loading icon

On 25 June 2020, the Corporate Insolvency and Governance Bill received royal assent and became law on 26 June 2020 (the “Act”).

The legislation has been fast-tracked through Parliament and contains several temporary measures intended to relieve the burden on businesses across the UK in the wake of the COVID-19 pandemic so that businesses can focus on continuing to operate.

This article from Wollens partner and commercial specialist Daniel Gresswell focuses on Wrongful trading:

In the light of COVID-19, the Corporate Insolvency and Governance Act (CIGA 2020) was introduced by the Government and came into force on 26 June 2020. CIGA 2020 made substantial changes to the law of insolvency including the introduction of temporary changes to the wrongful trading regime.

These changes are intended to encourage directors to continue their businesses without threat of personal liability should the company ultimately fall into insolvency.

CIGA 2020 introduced a retrospective assumption that directors are not to be considered responsible for any worsening of the financial position of their company in the period commencing 1 March 2020 to 30 September 2020.

Further regulations made in November 2020 introduced a second such period running from 26 November 2020 until 30 April 2021.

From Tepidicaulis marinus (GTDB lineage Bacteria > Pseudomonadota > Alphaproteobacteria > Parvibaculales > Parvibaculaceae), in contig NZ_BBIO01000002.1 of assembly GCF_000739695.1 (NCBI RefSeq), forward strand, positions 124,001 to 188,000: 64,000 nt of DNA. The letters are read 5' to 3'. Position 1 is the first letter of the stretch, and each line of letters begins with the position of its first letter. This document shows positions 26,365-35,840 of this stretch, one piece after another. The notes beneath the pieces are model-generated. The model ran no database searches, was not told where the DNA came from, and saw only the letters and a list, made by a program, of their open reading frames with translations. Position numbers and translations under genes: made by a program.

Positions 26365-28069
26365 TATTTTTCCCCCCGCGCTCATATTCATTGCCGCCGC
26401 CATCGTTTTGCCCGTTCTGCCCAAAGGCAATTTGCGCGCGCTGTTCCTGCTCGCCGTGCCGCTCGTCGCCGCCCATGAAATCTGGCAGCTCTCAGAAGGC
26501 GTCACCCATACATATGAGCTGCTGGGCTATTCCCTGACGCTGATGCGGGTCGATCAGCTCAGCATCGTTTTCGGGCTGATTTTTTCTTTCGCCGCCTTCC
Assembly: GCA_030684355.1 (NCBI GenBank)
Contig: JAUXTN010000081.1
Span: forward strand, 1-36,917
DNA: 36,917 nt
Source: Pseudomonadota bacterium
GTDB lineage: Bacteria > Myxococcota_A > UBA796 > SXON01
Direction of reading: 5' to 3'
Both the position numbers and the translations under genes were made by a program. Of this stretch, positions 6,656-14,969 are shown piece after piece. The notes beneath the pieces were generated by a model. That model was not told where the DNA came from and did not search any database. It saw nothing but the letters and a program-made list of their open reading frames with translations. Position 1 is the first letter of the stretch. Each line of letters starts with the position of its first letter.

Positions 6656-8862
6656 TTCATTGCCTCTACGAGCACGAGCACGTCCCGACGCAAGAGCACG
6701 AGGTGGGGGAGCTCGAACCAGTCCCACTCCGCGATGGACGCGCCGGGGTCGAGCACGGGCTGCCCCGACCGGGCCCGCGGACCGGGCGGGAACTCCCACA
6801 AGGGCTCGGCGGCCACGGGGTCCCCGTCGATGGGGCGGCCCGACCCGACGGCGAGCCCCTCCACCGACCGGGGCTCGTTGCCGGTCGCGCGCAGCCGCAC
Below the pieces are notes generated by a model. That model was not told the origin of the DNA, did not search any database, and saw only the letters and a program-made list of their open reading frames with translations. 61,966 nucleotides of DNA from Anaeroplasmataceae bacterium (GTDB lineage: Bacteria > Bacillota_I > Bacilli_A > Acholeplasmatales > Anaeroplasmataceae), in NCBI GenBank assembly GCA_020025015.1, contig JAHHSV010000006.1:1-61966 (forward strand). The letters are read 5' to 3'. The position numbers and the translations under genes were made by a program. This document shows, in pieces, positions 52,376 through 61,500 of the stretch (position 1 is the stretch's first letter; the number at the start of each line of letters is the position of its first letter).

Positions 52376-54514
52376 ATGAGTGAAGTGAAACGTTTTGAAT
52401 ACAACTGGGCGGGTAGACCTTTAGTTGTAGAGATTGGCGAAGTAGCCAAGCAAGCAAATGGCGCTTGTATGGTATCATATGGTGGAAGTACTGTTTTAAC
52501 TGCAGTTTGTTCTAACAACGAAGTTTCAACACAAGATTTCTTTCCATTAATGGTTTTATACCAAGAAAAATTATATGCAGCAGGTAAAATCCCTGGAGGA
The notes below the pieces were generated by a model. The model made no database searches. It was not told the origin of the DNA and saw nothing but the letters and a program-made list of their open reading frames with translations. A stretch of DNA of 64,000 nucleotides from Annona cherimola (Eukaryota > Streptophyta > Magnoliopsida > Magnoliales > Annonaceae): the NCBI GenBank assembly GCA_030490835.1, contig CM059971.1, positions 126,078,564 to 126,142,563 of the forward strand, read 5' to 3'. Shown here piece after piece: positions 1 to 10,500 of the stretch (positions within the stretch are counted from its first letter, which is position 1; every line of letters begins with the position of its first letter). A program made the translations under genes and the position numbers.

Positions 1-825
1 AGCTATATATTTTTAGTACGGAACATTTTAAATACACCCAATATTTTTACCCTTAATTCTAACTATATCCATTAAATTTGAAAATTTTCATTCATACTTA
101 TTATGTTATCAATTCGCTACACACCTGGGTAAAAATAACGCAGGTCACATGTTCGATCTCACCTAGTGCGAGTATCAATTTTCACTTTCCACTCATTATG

The assumption applies even if the company is not directly affected by COVID-19 related issues. Where previously wrongful trading provisions look to encourage directors of companies facing financial difficulties to restrain from borrowing and reduce liabilities, the above measures recognise the unprecedented difficulties faced by directors in assessing the ongoing financial viability of companies in these uncertain times.

It is important to note that CIGA 2020’s temporary measures do not have any impact on directors’ statutory duties more generally, including elsewhere under the Insolvency Act. These have remained in force throughout. This means that during these periods, directors are still required to consider and treat creditors’ interests as “paramount” from the point that at which they knew, or ought to have known, the company was (or was likely to become) insolvent to avoid potential personal liability and or disqualification.

All of this means that the removal of personal liability within these parameters should help companies that might otherwise have had to cease trading. The extension of the regulations until the end of April 2021 should be helpful to many (providing the criteria is met).  

Daniel Gresswell 16

For advice on this topic or other areas of commercial law please contact commercial specialist Daniel Gresswell.

email : [email protected]

call : 01392  539190

[email protected] 

Company & commercial